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  • The Earth on Show: Fossils and the Poetics of Popular Science, 1802-1856
  • Richard Olson (bio)
The Earth on Show: Fossils and the Poetics of Popular Science, 1802-1856 by Ralph O'Connor; pp. 541 + xv. Chicago: U of Chicago P, 2007.

This excellent and complex work on early Victorian geology is difficult to characterize. It is primarily an analysis of the imaginative literary strategies used by science writers that led to the replacement of astronomy by geology as the most popular science among British upper- and middle-class readers. As such, it is about science writing as literature; but it is more. Paradoxically, O'Connor argues, most respectable British geologists and geological popularizers condemned those who wrote histories of the earth, including Thomas Burnet, the Comte du Buffon, J.B. Lamarck, and the anonymous author of Vestiges of Creation, for the intrusion of speculation and imagination into what was intended to be sober and rational science; yet when they attempted to recreate the past, they filled their works with dramatic and poetic stories about violent monsters and dragon-like creatures and peppered their vivid word-pictures with quotations from poets, drawing most heavily from Byron and Milton. O'Connor thus argues that the literary construction of geology as a romantic and poetic science aimed at the restoration of what Lord Byron called the [End Page 269] "boundless, endless and sublime" (176) reality of deep time played a significant role in shaping the content of geology as understood in polite culture.

In one sense, this book shares characteristics with Charles Lyell's Principles of Geology, in which "the reader is bombarded with event after event. ... [until] their cumulative world-changing power is not only acknowledged, but felt" (175). O'Connor offers hundreds of block quotations from nearly one hundred authors in order to compel the reader to accept his arguments, although reference to this mass of evidence is eased by a reader-friendly forty-eight-page index. It surprised me initially that only four of his authors were women, given the importance of Victorian women science writers pointed out by Bernard Lightman in his Victorian Popularizers of Science. But its associations with the sublime, with violent and often catastrophic events, and with the exploration of rugged mountains and caves made geology the most masculine of Victorian sciences.

The structure of The Earth on Show is largely thematic, but there are three separate chapters on uniquely important figures. One is on William Buckland, whose showmanship as a lecturer was almost as important in promoting interest in geology as his discovery of evidence of the Biblical flood in the Kirkdale caves; one is on Charles Lyell, whose Principles of Geology seemed to many to reconstitute geology as a secular science and to reorient professional geology toward uniformitarian assumptions; and one is on Hugh Miller, the Scottish stonemason turned author and editor of the evangelical periodical The Witness, whose brilliant prose attracted huge audiences and kept young-earth geology alive through the first half of the nineteenth century.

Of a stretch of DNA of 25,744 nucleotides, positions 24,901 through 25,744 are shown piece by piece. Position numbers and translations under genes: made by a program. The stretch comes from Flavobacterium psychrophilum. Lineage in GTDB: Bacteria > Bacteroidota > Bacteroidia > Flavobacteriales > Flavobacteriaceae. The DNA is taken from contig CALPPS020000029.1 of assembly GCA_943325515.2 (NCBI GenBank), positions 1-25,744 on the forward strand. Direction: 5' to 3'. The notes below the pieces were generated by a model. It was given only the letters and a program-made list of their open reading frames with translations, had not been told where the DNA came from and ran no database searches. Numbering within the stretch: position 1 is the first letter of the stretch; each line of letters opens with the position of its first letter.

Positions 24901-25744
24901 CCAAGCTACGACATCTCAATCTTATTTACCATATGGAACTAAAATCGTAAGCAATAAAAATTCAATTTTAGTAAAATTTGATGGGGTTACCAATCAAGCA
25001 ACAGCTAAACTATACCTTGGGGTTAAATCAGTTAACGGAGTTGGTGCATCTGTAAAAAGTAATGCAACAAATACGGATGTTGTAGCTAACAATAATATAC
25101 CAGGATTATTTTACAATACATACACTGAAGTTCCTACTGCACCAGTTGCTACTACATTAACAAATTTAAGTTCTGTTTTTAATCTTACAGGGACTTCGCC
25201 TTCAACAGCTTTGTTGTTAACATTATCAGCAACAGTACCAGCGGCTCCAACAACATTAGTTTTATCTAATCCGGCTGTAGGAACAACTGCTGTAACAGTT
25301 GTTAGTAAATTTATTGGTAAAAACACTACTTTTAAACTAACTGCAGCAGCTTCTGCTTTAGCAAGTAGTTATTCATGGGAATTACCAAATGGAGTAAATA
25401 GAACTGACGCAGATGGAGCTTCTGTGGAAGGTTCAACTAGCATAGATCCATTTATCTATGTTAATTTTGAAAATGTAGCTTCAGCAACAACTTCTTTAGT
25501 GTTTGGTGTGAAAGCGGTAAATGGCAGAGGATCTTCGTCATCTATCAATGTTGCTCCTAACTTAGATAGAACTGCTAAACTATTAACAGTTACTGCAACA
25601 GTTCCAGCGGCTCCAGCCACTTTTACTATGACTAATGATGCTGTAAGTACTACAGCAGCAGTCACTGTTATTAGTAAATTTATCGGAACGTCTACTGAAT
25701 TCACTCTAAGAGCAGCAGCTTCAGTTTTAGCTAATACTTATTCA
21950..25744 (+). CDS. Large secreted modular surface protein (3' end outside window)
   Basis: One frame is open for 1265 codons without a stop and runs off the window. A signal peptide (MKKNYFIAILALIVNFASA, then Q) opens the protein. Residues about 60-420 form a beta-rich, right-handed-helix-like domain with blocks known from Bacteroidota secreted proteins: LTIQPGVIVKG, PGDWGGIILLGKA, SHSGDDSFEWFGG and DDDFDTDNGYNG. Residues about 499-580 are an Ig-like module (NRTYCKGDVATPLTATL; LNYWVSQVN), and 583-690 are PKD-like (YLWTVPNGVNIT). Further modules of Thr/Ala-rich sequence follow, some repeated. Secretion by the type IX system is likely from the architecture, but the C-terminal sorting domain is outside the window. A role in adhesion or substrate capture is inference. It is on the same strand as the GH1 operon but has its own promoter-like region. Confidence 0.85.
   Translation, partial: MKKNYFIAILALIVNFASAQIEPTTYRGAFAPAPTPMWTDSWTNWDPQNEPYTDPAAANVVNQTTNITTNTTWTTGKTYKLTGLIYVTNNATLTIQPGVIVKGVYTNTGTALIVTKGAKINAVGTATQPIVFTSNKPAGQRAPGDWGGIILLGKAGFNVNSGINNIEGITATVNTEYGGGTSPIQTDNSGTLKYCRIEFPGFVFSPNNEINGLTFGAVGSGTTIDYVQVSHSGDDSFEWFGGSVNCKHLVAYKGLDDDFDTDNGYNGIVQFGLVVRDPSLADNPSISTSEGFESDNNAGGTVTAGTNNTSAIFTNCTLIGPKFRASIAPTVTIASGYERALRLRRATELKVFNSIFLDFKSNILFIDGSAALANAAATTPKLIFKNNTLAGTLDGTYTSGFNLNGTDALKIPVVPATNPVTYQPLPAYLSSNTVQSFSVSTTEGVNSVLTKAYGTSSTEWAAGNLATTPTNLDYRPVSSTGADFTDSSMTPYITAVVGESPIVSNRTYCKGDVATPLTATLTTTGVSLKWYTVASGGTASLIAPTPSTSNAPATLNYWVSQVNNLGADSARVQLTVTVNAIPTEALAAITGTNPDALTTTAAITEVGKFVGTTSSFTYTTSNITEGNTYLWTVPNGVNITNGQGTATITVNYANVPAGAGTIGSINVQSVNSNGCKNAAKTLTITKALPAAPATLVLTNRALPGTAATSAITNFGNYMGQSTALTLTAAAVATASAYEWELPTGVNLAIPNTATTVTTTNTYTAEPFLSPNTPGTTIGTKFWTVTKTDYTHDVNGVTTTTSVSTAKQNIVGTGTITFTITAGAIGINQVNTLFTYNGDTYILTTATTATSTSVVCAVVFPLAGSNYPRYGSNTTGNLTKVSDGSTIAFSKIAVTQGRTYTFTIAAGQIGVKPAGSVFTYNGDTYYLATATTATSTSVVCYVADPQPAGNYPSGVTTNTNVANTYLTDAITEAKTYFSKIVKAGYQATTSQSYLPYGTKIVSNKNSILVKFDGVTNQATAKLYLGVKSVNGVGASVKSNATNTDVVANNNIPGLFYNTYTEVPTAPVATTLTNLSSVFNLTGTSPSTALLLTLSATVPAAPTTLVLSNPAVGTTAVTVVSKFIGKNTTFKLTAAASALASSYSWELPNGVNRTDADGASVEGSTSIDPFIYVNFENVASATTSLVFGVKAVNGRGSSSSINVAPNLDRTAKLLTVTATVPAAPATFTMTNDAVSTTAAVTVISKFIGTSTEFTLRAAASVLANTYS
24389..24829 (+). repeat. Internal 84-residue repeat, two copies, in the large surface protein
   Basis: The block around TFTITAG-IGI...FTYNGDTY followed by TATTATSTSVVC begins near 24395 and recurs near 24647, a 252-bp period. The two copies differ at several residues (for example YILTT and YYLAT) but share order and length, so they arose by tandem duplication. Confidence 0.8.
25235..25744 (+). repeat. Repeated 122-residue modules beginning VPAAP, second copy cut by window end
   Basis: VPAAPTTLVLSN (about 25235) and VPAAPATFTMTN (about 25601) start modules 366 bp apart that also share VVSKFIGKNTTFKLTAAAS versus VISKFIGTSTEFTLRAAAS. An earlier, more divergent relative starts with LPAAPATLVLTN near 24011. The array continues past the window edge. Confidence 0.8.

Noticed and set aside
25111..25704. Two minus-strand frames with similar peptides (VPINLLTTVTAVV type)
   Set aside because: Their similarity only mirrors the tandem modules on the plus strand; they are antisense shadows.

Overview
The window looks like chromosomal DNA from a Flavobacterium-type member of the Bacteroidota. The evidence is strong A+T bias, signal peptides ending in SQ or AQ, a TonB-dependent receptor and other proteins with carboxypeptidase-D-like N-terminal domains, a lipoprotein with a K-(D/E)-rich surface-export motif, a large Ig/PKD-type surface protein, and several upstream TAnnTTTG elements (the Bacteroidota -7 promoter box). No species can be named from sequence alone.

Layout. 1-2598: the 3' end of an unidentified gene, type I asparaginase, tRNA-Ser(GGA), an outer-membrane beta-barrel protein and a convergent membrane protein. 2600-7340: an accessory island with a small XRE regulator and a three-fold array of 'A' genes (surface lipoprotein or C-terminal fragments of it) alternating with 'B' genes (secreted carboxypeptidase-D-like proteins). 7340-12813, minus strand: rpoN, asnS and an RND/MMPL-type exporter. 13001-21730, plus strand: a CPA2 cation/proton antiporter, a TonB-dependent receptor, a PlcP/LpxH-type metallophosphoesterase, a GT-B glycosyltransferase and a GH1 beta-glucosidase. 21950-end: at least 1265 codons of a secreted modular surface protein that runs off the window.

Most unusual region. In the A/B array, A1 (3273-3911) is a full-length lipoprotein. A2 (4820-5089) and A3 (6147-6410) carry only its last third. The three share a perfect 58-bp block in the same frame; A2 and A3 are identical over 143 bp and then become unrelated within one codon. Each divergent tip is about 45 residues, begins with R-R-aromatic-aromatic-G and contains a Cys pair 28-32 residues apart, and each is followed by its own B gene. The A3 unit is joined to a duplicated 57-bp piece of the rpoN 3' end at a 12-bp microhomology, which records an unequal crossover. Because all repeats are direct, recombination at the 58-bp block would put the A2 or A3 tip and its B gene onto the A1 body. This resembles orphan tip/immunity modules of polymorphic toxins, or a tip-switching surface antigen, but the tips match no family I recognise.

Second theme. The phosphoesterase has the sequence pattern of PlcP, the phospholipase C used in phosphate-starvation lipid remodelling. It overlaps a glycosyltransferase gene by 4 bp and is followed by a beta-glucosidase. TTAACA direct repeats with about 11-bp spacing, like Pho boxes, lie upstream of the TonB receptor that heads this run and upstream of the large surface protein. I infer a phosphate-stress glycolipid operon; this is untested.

At times, O'Connor turns the reader's attention to the visual representation of scenes from deep time, not just in their role as illustrations in geological texts, but as informed by the new forms of public spectacle associated with panoramas and dioramas depicting scenes from the ancient human past; the book is superbly illustrated with eight full-colour plates and ninety-one halftone figures. In focusing on visual representations, O'Connor, unlike Martin Rudwick, constantly relates the visual image to its verbal context. Thus, in discussing the appearance of Charles Wilson Peale's reconstructed mammoth in London in 1802, O'Connor emphasizes both the accompanying booklet that observers purchased and the literary responses to its exhibition; and in talking about panoramas, he emphasizes their relation to the guidebooks that were created to orient the viewers. In spite of its explicit denial that it is about the reception of geological literature, the book does occasionally take on the shape of reception studies and book history, as when it tries to reconstruct the audiences for popular geological works by examining their cost relative to the weekly or daily wages of a London law clerk...


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pp. 269-271
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